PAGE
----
After pulp screening and PFI beating, the accepted pulp was collected and used for handsheets preparation. Table 2 displays the properties of the obtained pulp and handsheets under different parameters. With increasing alkali loading to 5%, the tensile index, ring crush index, tearing index, breaking length, and tightness increased to 31.12 N·m/g, 9.11 N·m/g, 3.89 mN·m2/g, 3.18 Km, and 0.42 g/m3, respectively. High alkali dosage promoted the dissolution of protective matrix on straw surface and facilitated the cellulosic fibers fibrillation during pulping. More intermolecular hydrogen bonds were formed between fibers; thus, the properties of handsheets were improved.
Fig. 3. XRD curves of the pretreated reed straw

The pretreatment did not cause an obvious change in CrI of cellulose. The CrI of pretreated reed straw was maintained above 65.17% (Fig. 3). However, the brightness and pulp accepts yield decreased to 34.20% ISO and 80.3%, respectively. This result was mainly attributed to lignin oxidation and dissolution at high alkali loading. Interestingly, the total beating revolutions of each pretreated reed straw during PFI beating were very different, even when using the same beating degree of 40±2 SR. Less beating revolutions means a lower energy consumption. When alkali loading increased from 2% to 4%, the total beating revolutions decreased from 7200 to 3400 rpm. Obviously, the alkali pretreatment contributed to the reduction of energy consumption of PFI beating. A light increase of total beating revolutions under 6% alkali dosage was attributed to the thick S1 layer and high fibers heterotropism of S2 layer in cell walls. Moreover, prolonging the pretreatment time had no remarkable effect on properties of pulp and handsheets, indicating that the alkali loading played a critical role during the removal of waxy and silicified coatings on the surface. Therefore, alkali pretreatment is an important factor affecting the beating efficiency of PFI. In this study, when the pretreatment alkali dosage was 4%, the beating energy consumption was the lowest. In addition, the produced handsheets obtained after alkali pretreatment showed excellent properties. For example, the tensile index, the ring crush index, and the breaking length of the reed pulp obtained from 5% NaOH pretreatment for 20 min were 31.12 N·m/g, 9.11 N·m/g, and 3.18 km respectively, showing excellent properties that have exceeded the requirements of food packaging paper (the tensile index ≥ 26.5N·m/g according to the Chinese national standard QB/T1014-2010) and C-class corrugated paper (the ring crush index ≥ 3.80N·m/g, and the breaking length ≥ 2.7km according to the Chinese national standard GB13023-91).

Pretreatment Solution Analysis
As demonstrated in Fig. 2, NaOH pretreatment caused destruction of waxy and silicified coatings on the surface of reed straw. Increasing NaOH loading resulted in silicon dissolution into pretreatment liquor. Table 3 presents the results of the contents in the spent pretreatment liquor.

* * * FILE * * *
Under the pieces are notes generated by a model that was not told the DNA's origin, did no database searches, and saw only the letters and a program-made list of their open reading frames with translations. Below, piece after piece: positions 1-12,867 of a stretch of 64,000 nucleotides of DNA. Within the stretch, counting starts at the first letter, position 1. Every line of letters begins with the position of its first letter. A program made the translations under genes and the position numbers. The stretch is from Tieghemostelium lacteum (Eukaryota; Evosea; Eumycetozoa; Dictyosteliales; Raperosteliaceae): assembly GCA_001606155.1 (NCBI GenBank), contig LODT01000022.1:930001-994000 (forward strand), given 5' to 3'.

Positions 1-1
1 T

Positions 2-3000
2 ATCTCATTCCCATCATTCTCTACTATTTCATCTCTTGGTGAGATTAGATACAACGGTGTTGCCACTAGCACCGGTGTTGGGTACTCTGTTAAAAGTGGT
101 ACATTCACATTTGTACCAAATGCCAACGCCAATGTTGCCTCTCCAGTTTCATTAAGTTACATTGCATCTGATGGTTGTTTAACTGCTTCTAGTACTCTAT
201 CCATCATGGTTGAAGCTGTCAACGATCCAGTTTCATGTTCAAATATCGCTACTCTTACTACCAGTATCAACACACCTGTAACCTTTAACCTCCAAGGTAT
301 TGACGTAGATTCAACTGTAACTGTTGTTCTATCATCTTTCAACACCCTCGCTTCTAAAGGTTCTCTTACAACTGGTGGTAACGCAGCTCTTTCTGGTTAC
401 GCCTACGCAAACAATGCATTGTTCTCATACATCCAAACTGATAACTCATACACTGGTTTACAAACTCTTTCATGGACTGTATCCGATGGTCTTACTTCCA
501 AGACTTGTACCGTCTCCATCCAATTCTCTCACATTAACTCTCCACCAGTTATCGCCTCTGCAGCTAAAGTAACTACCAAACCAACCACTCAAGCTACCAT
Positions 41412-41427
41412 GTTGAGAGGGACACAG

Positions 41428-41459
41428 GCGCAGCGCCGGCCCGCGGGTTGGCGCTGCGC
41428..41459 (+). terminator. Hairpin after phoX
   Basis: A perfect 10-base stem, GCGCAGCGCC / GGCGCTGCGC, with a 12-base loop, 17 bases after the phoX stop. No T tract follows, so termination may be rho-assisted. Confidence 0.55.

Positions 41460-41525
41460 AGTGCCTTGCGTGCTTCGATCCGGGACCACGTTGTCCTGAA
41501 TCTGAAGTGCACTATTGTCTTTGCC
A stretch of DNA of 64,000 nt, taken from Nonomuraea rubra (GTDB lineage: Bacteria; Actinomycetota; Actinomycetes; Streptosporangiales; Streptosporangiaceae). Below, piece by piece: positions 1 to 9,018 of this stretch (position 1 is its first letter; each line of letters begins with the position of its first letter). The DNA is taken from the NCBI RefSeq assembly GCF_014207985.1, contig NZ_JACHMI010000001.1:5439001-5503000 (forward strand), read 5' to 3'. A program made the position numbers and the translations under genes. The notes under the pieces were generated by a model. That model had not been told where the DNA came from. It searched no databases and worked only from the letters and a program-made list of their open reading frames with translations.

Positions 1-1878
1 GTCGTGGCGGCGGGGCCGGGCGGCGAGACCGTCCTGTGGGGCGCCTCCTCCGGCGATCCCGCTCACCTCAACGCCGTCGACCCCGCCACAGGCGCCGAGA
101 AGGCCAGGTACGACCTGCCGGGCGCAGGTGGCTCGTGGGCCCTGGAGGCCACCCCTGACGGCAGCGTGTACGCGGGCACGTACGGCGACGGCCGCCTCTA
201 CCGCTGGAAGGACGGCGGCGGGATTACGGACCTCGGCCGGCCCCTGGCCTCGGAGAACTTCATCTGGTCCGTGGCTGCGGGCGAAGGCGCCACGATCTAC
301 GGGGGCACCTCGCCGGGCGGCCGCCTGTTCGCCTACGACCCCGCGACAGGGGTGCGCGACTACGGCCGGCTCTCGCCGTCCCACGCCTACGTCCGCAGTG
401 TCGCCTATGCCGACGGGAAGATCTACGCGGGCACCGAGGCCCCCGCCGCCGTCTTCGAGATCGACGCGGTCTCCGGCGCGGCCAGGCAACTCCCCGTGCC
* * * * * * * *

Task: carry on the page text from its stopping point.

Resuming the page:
Through the determination of the pH value of the pretreatment solution, it could be seen that even when the amount of alkali reached 6%, the pH value of the pretreatment solution was 11.58, which is lower than that of the traditional semi-chemical pulping black liquor (pH>13). This confirmed the influence of the low-alkali loading (2 to 6%) pretreatment in the present work. With 6% alkali dosage, the content of silicon reached 1.12 g/L (Table 3). A dissolution process of silica in the alkaline solution can be explained by the formation of silicate. A high silicate content may cause serious silicon scaling during evaporation and concentration of alkali liquor and thus reduces alkali recovery efficiency (Zhang and Chen 2017). According to Xu and Li (2013), when the silicon content is in the range of 0.15% to 0.54%, which is equivalent to the silicon content in wood pulping black liquor, there is no obvious silicon interference. The highest silicon content in the present pretreatment solution was 1.12 g/L, which is equivalent to 0.112% silicon in the pretreatment solution. So in this study, the effect of such a low silicon content on alkali recovery was almost negligible. Figure 4 demonstrates the elemental analysis of pretreatment liquor, mainly containing C, O, Na, Si, Cl, and K. No heavy metal elements were detected.

As NaOH penetrated the cell wall, the dissolution of lignin was improved. The silicon removal accompanied the delignification process according to Huang et al. (2007). Similar results were observed in this study. The maximum concentrations of acid-insoluble lignin (calculated based on the acid precipitated lignin, pH=2) and acid soluble lignin in the pretreatment liquor were 15.19 g/L and 3.25 g/L, respectively. NaOH pretreatment will remove part of lignin and degrade part of cellulose and hemicellulose. The most prevalent hemicellulose is xylan, composed of xylose units, 4-O-methyl-D-glucuronic acid, and ethanoic acid, which is attributed to degradation of ester units in the xylose. Other major components of hemicelluloses are mannan, galactoglucomannan, and arabinan (Bajpai 2018). Due to the weak pretreatment conditions, there was less degradation of cellulose and hemicellulose in the reed stalk. For example, when the alkali dosage reached 6%, the concentrations of arabinose, glucose and xylose were only 2.03g/L, 1.96g/L, and 10.55g/L (Table 3), respectively. This is also one of the reasons for the high pretreatment yield (Table 2). The monosaccharide in the pretreatment solution can be used to produce high value-added products (Sjöström 1991). By removing the physical and chemical barriers from the protective surface layer and recalcitrant of hemicellulose and lignin, NaOH pretreatment facilitated subsequent defibrillation and PFI beating.

Fig. 4. Elemental analysis of pretreatment liquor

CONCLUSIONS

1. Chemical mechanical pulp from reed straw was produced. Pretreatment with low alkali loading (2 to 6%) affected FPI beating efficiency, and the beating energy consumption was lowest when pretreated with alkali dosage of 4%.
2. The produced handsheets derived from 5% NaOH pretreatment showed excellent properties that have exceeded the requirements of food packaging paper and C-class corrugated paper.
3. Low silicon content in the pretreatment liquor had an almost negligible affect for alkali recovery.

ACKNOWLEDGMENTS

The authors express thanks for support from the National Key R&D Program of China, Grant No. 2019YFC1905900; National Natural Science Foundation of China, Grant No. 31670590, 31870566; Shandong Key Research and Development Program, Grant No. 2018YFJH0401 and 2018GGX108001; Taishan Scholars Program; and Yuandu Leading Talents Program.

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Article submitted: November 10, 2020; Peer review completed: December 27, 2020; Revised version received and accepted: January 30, 2021; Published: February 3, 2021.
DOI: 10.15376/biores.16.2.2303-2313